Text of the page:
verb (used with object), be·lit·tled, be·lit·tling.

to regard or portray as less impressive or important than appearances indicate; depreciate; disparage.

Origin of belittle

An Americanism dating back to 1775–85; be- + little
Related formsbe·lit·tle·ment, nounbe·lit·tler, noun

Synonyms for belittle Unabridged Based on the Random House Unabridged Dictionary, © Random House, Inc. 2019

Examples from the Web for belittlement

Contemporary Examples of belittlement

  • And not only that, but (and I say this in solidarity, not belittlement) the African humidity had wreaked havoc on her hair.

    The Daily Beast logo
    Why Hillary Lashed Out

    Tina Brown

    August 12, 2009

Historical Examples of belittlement

  • Swan, then, had availed himself of Lone's belittlement of him and was living down to it.

    The Quirt

    B.M. Bower

  • To hold otherwise were a blasphemy and a belittlement of God.

  • He had an uncomfortable sense of belittlement, of having played a small part in a not altogether worthy game.

    The Missioner

    E. Phillips Oppenheim

  • Yet how often one hears careless remarks of censure or—worse—of belittlement.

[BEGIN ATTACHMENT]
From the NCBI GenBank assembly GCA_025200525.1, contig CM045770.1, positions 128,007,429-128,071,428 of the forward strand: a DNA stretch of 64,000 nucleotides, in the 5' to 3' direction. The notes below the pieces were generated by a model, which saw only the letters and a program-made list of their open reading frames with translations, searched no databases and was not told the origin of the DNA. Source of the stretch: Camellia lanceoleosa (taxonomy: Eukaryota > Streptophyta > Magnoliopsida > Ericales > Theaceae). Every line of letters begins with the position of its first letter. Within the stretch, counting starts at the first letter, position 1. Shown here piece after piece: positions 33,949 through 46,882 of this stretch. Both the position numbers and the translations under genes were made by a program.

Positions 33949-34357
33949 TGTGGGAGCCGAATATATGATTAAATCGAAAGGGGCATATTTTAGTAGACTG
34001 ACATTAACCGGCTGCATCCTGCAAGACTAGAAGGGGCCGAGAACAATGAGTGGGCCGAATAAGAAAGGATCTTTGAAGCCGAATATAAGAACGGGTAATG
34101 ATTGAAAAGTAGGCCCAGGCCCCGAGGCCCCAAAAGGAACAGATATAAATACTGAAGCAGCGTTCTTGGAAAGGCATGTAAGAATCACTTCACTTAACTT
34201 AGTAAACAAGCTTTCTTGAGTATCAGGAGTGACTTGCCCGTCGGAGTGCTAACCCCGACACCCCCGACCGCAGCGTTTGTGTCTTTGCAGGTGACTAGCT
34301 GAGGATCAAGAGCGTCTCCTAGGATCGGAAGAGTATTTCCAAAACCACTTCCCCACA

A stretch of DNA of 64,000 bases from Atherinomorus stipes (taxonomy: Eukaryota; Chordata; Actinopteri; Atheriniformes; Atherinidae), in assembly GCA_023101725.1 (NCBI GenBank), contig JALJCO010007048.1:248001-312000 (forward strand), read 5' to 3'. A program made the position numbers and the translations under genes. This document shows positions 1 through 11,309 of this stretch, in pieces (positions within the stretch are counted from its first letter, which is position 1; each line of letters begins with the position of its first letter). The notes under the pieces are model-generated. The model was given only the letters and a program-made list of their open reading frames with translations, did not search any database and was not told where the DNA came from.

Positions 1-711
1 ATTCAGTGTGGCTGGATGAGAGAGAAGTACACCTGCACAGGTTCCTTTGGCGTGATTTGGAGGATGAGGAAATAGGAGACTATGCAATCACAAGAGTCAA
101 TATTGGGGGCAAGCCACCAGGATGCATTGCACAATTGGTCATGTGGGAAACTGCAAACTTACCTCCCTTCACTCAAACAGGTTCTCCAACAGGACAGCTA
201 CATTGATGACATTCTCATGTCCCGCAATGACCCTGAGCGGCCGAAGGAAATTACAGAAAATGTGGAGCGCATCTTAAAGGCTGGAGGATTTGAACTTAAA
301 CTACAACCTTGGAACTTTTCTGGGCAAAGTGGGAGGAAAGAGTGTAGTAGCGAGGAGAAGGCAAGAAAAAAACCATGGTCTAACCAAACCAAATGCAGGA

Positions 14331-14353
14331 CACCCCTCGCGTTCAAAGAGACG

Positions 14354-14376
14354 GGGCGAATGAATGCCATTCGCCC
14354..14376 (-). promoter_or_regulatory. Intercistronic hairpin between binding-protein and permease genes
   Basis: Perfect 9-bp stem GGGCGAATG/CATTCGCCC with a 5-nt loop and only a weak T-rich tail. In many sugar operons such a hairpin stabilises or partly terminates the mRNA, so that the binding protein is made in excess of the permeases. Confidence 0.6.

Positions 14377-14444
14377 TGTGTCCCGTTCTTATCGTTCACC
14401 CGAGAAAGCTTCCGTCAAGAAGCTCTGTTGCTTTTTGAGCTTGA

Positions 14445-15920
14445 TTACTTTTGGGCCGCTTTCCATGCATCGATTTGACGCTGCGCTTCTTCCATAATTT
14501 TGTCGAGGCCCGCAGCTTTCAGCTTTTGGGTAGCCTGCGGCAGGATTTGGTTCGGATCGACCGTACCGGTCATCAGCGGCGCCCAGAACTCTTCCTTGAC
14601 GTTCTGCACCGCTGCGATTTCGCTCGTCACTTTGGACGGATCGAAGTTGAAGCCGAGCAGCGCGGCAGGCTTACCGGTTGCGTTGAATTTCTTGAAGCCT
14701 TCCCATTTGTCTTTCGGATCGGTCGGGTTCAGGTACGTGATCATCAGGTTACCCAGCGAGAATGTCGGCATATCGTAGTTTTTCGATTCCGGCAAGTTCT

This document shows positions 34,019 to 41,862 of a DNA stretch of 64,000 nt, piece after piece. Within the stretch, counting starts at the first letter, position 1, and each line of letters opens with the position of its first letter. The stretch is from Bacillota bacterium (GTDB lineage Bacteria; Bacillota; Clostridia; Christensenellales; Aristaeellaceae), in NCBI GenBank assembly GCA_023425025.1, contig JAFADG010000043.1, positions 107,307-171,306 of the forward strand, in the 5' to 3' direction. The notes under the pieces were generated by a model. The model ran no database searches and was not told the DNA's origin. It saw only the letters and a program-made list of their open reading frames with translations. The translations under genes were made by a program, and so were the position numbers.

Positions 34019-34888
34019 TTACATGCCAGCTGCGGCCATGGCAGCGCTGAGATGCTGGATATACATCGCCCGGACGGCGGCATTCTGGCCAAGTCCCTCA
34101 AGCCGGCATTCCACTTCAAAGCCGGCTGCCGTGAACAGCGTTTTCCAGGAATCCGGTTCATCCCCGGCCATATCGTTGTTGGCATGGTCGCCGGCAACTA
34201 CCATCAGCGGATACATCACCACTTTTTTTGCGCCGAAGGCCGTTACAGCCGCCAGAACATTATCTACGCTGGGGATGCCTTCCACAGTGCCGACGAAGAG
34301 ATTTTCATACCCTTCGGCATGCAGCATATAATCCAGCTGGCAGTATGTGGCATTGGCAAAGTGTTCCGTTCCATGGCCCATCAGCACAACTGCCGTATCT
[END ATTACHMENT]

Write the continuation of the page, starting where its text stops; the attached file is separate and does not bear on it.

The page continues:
The Sword of Deborah

    F. Tennyson Jesse

  • It was a mockery of their bravado, a belittlement of their bluff and swagger in the brief day of their oppression.

    Trail's End

    George W. Ogden

British Dictionary definitions for belittlement


verb (tr)

to consider or speak of (something) as less valuable or important than it really is; disparage
to cause to make small; dwarf
Derived Formsbelittlement, nounbelittler, nounbelittlingly, adverb
Collins English Dictionary - Complete & Unabridged 2012 Digital Edition © William Collins Sons & Co. Ltd. 1979, 1986 © HarperCollins Publishers 1998, 2000, 2003, 2005, 2006, 2007, 2009, 2012

Word Origin and History for belittlement



1781, "to make small," from be- + little (v.); first recorded in writings of Thomas Jefferson (and probably coined by him), who was roundly execrated for it in England:

Belittle! What an expression! It may be an elegant one in Virginia, and even perfectly intelligible; but for our part, all we can do is to guess at its meaning. For shame, Mr. Jefferson! ["European Magazine and London Review," 1787, reporting on "Notes on the State of Virginia"; to guess was considered another barbarous Yankeeism.]

Jefferson used it to characterize Buffon's view that American life was stunted by nature, which he was refuting. The figurative sense of "depreciate, scorn as worthless" (as the reviewers did to this word) is from 1797. Related: Belittled; belittling.

Online Etymology Dictionary, © 2010 Douglas Harper